Post Magazine

August 2014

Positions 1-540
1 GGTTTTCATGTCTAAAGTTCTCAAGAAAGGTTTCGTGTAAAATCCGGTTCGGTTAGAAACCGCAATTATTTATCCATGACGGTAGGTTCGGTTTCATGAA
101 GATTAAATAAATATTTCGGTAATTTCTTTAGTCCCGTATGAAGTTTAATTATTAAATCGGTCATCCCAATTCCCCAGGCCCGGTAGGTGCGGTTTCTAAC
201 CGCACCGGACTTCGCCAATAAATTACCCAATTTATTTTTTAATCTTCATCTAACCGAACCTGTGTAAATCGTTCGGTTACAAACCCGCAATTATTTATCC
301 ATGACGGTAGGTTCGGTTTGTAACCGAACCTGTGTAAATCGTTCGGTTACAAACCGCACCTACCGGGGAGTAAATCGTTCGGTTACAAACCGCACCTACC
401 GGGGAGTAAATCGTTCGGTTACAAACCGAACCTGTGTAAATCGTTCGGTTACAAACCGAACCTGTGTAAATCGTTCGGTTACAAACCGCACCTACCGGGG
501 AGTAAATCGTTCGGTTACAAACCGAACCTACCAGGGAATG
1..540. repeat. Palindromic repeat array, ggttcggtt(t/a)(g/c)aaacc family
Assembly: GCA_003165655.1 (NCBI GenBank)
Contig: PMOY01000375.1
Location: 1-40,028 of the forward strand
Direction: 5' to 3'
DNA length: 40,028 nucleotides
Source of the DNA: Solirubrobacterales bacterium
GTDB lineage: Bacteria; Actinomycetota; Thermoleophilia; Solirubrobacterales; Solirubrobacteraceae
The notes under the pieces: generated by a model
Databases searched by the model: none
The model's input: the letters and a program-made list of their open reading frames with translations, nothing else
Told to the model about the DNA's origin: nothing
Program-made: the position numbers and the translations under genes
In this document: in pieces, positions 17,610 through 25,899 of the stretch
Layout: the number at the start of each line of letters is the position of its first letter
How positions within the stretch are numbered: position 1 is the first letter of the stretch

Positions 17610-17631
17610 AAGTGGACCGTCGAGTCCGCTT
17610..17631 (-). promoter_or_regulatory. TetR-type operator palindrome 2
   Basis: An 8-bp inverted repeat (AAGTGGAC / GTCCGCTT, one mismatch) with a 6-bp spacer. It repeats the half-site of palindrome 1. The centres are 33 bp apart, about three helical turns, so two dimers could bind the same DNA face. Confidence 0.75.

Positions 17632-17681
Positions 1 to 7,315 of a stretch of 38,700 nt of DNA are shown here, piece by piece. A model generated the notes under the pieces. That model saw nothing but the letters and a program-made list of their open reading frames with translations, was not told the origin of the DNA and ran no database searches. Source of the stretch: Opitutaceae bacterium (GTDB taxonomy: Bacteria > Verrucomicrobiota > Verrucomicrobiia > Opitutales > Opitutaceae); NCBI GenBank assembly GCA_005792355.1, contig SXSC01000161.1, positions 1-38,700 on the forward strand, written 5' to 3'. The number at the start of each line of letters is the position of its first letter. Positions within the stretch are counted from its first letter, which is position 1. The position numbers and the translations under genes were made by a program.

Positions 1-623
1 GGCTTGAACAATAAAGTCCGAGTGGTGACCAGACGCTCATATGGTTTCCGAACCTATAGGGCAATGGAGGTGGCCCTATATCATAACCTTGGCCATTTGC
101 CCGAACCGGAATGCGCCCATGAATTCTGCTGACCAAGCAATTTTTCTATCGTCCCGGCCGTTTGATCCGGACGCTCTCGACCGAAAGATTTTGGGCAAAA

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Page 47 of 51 46 POST AUGUST 2014 ow you manage your digital assets in large part determines how much money and time you lose over finding the right image, audio or video clip for a job. That's the reason why DAM (Digital Asset Management) systems came about, but not all DAM systems are created equal. Generally speaking, there are two kinds of DAM systems: those that are designed mainly to find, use and archive assets, and those that also optimize the production process. CatDV belongs to the second kind. CatDV from Square Box Systems is a British DAM solution optimized for video production and post production. I tested its Enterprise Server solution, which has four components: the CatDV Server, the Web Client, the CatDV Worker Node and, in my case, the CatDV Pegasus Client. Except for its magnificent splash screen, the Pegasus Client supports Avid workflows. Square Box also offers "lighter" versions of the CatDV system, including a Workgroup Server and clients that are suited for small work- groups and individuals. Any DAM system worth its money should at least offer several ways to categorize assets and search them. On the simplest level it should act as a cat- aloging system, not much different from image catalogs like Adobe Lightroom and Apple Aperture. However, true DAM systems — the ones that can be de- ployed on an enterprise scale — should also enable access control to specific people and groups. The CatDV Enter- prise Server offers an enterprise-level control over database access using the common access levels known as roles, groups and persons. The actual people who are going to use the system will always be assigned to a group and a role, automatically inheriting the access rights from the group/role combination. In some DAM systems, roles have the same permissions across groups, which doesn't allow for much flexibility in setting up the access rights for users. However, the CatDV Server allows a role to have different permissions depending on the Production Group it belongs to. For example, if you define a Freelance role in the Ingest Production Group you just created, you can nevertheless use the Freelance role again — with totally different permissions — in the Rough Edit Production Group you create next. I tested these capabilities with three Production Groups, three roles and four users set up. I was particularly impressed with the user-friendliness of the CatDV Server. To create the roles, groups and users, you need to log in as an admin. With most DAM systems, administration isn't particularly simple. In many cases, you need to have programming skills or, at the very least, accommodate to the system's usually arcane controls. The CatDV Server administration function- ality looked a lot like how you manage a Mac OS X Server. It took me about five minutes to set up the access rights for my four users — without reading an admin guide. Ease-of-use is one of the most import- ant features of CatDV throughout. Even the Enterprise Server doesn't require programming or scripting skills at any level of use. In addition, and besides allowing access to its catalogs, it offers several production-orientated features such as permission indicators (read, write, delete), a production blog sup- porting written instructions and to-do lists, an audit log, tape library manage- ment, shared clip lists (which is a sort of playlist), shared smart folders (basically these are saved database queries), etc. All of these features can be accessed either through dialog panels, pop-up/ drop-down menus, or the tree view in the sidebar of the main window. Scalability is no issue either, as the server database runs on MySQL. CATDV WORKER NODE & AUTOMATED ACTIONS One of the most interesting components of the CatDV system is the Worker Node, which is an automated version of the media-processing engine you also find in the CatDV Pro and Pegasus applications. The Worker Node is a component that you can set up to watch folders or server queries and then automatically perform actions such as moving a videoclip to a defined folder, creating a CatDV preview movie from the media, converting clips to another format, etc. Here as well, ease-of-use prevails. I have tested similar components of DAM and publishing systems in the past and most of them required the operator to enter commands using a proprietary language. You could write entire scripts with these apps but none of them could be operated by selecting options, clicking buttons and optionally entering commands. With the CatDV Worker Node you can configure the Worker to do almost anything without ever writing one line of arcane commands. I set up a watch folder and the most difficult part of it was to remember the server's IP-ad- dress. That isn't to say the Worker Node isn't powerful enough to automate quite complex processes. Take for example the conversion of a clip from one format into another. CatDV supports native conver- sion via QuickTime and plug-ins (which you do have to install separately as they are third-party products) such as Xuggle. However, if you wanted to automate the conversion of clips to mezzanine formats that are unknown to QuickTime, you'd be stuck if it weren't for the various "Execute Command" fields in the Worker Node. The field I was after was the one where I could enter a Telestream Episode command that would convert my test clips from ProRes to x.264. CATDV PEGASUS CLIENT In order to prevent the database from becoming corrupted with users simul- taneously processing a clip, the clip you ingest goes to your local catalog first. If you want that clip to become available to everyone on the system, you need to publish it. Once it's been published, you can change it — check it in, in traditional DAM and publishing jargon — and then publish your changes as soon as you're finished. CatDV takes a slightly differ- SQUARE BOX SYSTEMS' CATDV BY ERIK VLIETINCK ERIK@IT-ENQUIRER.COM SKYPE: ERIKVLIE HTTP://UK.LINKEDIN.COM/IN/ ITENQUIRER A SCALABLE DAM SYSTEM THAT'S USER- FRIENDLY, EASY TO CONFIGURE & FLEXIBLE VITAL STATS MANUFACTURER: Square Box Systems PRODUCT: CatDV PRICE: Starting at $100 (film students and videographers); up to $100K for broadcasters and large studios WEBSITE: H REVIEW